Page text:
I learned a whole bunch of awesome tips and tricks at guild last month, and I have picked up a few this month on my own. I finally shot pictures for them today, so here we go.
I have hesitated to throw these dull rotary blades away, because they are so costly. However, I thought of a use for them. I certainly wouldn't use a sharp blade on paper, but it is so easy to cut paper in exact lines with a quilting mat, rotary cutter (used dull blade) and grid. I had to cut some fliers today and was super pleased with the result.
The blocks above are for the quilt below, which is unfinished and rather excessively pink. I pictured them because I learned on them that if I use polyester monofilament Superior Thread, I need to lower the tension on my machine. It didn't make much of a difference to quilt that way, but prior to changing the tension, I had nagging worries about snapping thread. I have always had dragon-sized fear that touching the tension on my machine would cause it to erupt in flames. But I did it today, and the machine and I both lived to quilt happily again.
There is no tip for this photo. I am just excited to be making progress. I haven't finished anything in a long time, but progress is progress.
Above is a diaper changing pad to go with the unfinished quilt above it. I am making this so that, although I am not pregnant, God will know that I would like a girl next if it's all the same to Him. I love Henry a lot, but he did wake up and rattle his crib yelling, "DIRT! DIRT!" this morning because he wanted to go play in the barren wasteland behind our house. Less common for girls, I think.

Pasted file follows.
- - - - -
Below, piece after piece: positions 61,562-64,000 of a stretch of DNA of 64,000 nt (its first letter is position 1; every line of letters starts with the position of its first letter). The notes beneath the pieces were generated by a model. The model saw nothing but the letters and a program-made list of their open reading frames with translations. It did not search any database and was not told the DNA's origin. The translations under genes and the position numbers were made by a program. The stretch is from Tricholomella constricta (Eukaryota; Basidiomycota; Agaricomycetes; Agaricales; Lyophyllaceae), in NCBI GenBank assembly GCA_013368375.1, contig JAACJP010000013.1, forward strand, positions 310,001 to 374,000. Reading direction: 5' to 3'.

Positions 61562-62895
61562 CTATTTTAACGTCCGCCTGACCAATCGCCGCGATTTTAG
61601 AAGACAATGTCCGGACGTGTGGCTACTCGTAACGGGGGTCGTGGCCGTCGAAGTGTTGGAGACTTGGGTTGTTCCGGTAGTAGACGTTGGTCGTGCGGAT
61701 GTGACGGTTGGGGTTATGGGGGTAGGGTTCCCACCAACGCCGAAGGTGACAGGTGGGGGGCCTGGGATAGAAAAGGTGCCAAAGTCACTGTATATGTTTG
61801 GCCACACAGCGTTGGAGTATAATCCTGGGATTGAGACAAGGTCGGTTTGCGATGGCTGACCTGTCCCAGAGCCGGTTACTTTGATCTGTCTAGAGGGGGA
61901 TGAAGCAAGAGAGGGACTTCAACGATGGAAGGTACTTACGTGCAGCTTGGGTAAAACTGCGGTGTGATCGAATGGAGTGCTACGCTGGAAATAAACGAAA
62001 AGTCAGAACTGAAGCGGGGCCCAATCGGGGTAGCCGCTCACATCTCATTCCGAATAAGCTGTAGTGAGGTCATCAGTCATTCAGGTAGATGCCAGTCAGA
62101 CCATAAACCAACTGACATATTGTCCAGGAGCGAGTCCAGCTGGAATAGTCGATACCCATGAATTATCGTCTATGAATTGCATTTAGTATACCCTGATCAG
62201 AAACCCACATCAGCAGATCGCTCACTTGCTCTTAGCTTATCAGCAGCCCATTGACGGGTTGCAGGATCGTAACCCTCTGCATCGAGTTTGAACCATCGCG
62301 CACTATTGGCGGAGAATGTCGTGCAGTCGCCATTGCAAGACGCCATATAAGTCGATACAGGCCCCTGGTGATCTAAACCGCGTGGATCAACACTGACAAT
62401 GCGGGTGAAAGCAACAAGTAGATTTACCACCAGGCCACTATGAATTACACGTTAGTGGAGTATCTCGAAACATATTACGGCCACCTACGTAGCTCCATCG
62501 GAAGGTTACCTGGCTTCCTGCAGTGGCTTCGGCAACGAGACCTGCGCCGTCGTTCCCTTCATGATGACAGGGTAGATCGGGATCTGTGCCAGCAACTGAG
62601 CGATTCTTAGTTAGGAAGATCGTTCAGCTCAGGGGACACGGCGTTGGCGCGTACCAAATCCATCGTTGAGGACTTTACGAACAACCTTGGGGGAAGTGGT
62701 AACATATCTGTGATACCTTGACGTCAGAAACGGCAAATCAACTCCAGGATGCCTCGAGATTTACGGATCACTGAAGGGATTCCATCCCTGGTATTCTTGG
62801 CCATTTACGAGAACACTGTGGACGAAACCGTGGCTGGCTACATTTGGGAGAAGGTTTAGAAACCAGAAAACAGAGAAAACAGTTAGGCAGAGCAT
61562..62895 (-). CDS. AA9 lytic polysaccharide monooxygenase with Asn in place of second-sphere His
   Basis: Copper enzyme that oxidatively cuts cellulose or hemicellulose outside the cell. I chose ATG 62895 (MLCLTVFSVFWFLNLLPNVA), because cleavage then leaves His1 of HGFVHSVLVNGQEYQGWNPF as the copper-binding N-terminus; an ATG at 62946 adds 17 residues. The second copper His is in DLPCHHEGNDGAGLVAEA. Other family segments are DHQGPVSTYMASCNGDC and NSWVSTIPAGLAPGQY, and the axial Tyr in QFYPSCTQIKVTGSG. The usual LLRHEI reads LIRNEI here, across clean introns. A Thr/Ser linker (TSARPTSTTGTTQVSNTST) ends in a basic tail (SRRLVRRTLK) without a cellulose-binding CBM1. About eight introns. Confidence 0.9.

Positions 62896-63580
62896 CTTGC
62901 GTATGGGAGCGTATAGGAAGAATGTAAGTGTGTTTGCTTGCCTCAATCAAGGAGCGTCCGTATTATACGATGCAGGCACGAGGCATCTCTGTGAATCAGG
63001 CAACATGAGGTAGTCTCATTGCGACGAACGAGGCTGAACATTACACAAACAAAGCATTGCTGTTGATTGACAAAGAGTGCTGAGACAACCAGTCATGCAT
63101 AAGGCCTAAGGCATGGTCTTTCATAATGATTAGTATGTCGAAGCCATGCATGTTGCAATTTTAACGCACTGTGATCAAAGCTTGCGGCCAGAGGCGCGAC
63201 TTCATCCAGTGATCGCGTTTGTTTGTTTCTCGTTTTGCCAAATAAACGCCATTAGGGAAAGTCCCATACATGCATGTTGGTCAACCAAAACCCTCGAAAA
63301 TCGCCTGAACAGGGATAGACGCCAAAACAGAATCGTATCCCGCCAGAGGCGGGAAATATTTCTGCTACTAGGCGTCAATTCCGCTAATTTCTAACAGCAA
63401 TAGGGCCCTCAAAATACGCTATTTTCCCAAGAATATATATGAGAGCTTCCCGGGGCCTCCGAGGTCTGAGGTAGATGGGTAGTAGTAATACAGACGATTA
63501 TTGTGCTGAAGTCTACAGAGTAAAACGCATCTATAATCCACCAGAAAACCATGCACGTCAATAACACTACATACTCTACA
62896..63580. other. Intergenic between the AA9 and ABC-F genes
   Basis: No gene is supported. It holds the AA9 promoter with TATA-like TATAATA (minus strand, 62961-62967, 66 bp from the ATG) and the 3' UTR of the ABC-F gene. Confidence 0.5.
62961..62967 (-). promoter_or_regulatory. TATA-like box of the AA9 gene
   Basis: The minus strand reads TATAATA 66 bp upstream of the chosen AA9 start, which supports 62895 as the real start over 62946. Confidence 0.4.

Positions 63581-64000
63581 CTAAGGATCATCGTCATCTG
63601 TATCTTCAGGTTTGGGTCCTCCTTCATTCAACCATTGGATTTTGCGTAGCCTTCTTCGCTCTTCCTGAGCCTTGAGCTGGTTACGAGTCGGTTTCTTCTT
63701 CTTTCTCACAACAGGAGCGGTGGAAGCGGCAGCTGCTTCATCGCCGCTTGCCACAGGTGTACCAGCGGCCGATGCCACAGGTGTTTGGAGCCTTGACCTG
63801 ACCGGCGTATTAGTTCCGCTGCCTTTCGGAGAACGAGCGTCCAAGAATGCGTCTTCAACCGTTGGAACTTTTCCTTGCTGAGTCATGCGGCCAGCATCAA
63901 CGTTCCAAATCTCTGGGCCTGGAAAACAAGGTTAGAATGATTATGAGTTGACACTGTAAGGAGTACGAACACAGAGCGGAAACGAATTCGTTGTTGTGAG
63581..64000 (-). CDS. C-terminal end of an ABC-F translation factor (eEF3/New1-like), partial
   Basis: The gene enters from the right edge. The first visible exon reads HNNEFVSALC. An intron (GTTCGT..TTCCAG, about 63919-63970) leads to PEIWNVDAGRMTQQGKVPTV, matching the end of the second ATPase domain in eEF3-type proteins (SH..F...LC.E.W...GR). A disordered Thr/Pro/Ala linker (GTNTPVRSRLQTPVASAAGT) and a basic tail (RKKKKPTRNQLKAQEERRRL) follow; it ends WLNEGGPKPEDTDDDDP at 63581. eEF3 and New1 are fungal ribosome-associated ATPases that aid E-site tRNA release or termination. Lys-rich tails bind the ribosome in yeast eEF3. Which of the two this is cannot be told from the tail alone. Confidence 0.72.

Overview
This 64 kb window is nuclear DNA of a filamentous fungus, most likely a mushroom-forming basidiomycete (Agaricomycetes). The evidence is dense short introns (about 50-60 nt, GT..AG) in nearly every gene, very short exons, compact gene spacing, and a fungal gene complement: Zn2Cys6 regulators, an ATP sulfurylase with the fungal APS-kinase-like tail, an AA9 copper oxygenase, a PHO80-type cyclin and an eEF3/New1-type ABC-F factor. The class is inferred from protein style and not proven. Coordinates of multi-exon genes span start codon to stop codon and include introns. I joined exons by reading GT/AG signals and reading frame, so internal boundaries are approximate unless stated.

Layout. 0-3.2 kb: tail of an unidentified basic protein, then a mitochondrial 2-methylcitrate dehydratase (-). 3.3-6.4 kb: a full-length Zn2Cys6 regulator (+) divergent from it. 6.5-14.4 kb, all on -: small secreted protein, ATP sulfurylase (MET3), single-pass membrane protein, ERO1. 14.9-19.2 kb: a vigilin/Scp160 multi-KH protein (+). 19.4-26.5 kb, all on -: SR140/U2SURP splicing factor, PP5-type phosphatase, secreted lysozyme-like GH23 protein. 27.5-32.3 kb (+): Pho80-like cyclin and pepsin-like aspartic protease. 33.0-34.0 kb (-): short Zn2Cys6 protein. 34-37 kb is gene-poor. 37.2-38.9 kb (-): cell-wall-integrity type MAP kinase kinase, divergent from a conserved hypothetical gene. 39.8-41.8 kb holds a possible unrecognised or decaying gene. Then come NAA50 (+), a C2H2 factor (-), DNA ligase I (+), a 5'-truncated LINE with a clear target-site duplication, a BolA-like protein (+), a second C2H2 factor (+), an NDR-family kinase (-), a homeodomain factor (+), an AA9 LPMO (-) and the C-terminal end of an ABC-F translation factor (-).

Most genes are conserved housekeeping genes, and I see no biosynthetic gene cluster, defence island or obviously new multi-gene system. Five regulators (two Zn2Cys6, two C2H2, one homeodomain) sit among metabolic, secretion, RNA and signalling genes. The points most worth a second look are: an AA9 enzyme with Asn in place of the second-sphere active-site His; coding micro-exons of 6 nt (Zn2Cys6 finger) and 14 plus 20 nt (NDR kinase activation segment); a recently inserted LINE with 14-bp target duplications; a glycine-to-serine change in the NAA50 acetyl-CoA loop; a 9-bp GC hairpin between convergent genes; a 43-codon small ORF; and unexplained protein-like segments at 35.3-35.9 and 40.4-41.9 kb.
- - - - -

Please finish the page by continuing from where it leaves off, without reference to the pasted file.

This is a picture of my esteemed walking foot for my Bernina 230PE. I used it on an entire (still unfinished) quilt before realizing that the small black arm was not attached correctly to that little knob. So if you get one, by all means, attach it to that little knob before quilting an entire item with it.
My last few tips are from Janey Argyle, one of our awesome ladies in the guild. She did a little demo last month. She saves tissue boxes to throw away scraps and threads and cut down on their proliferation in the sewing room.
Janey also recommends using strips of batting that are too thin to do this. She puts one over her shoulder, and just puts threads all over it, and they stick there just as well as they would to the carpet.
Furthermore, she mentioned that if your machine travels or vibrates as you sew, you should use that sticky stuff that lines drawers or goes under rugs. This will cut down on moving and shaking.
Whew, now all that is written down, so I may promptly forget everything I have learned.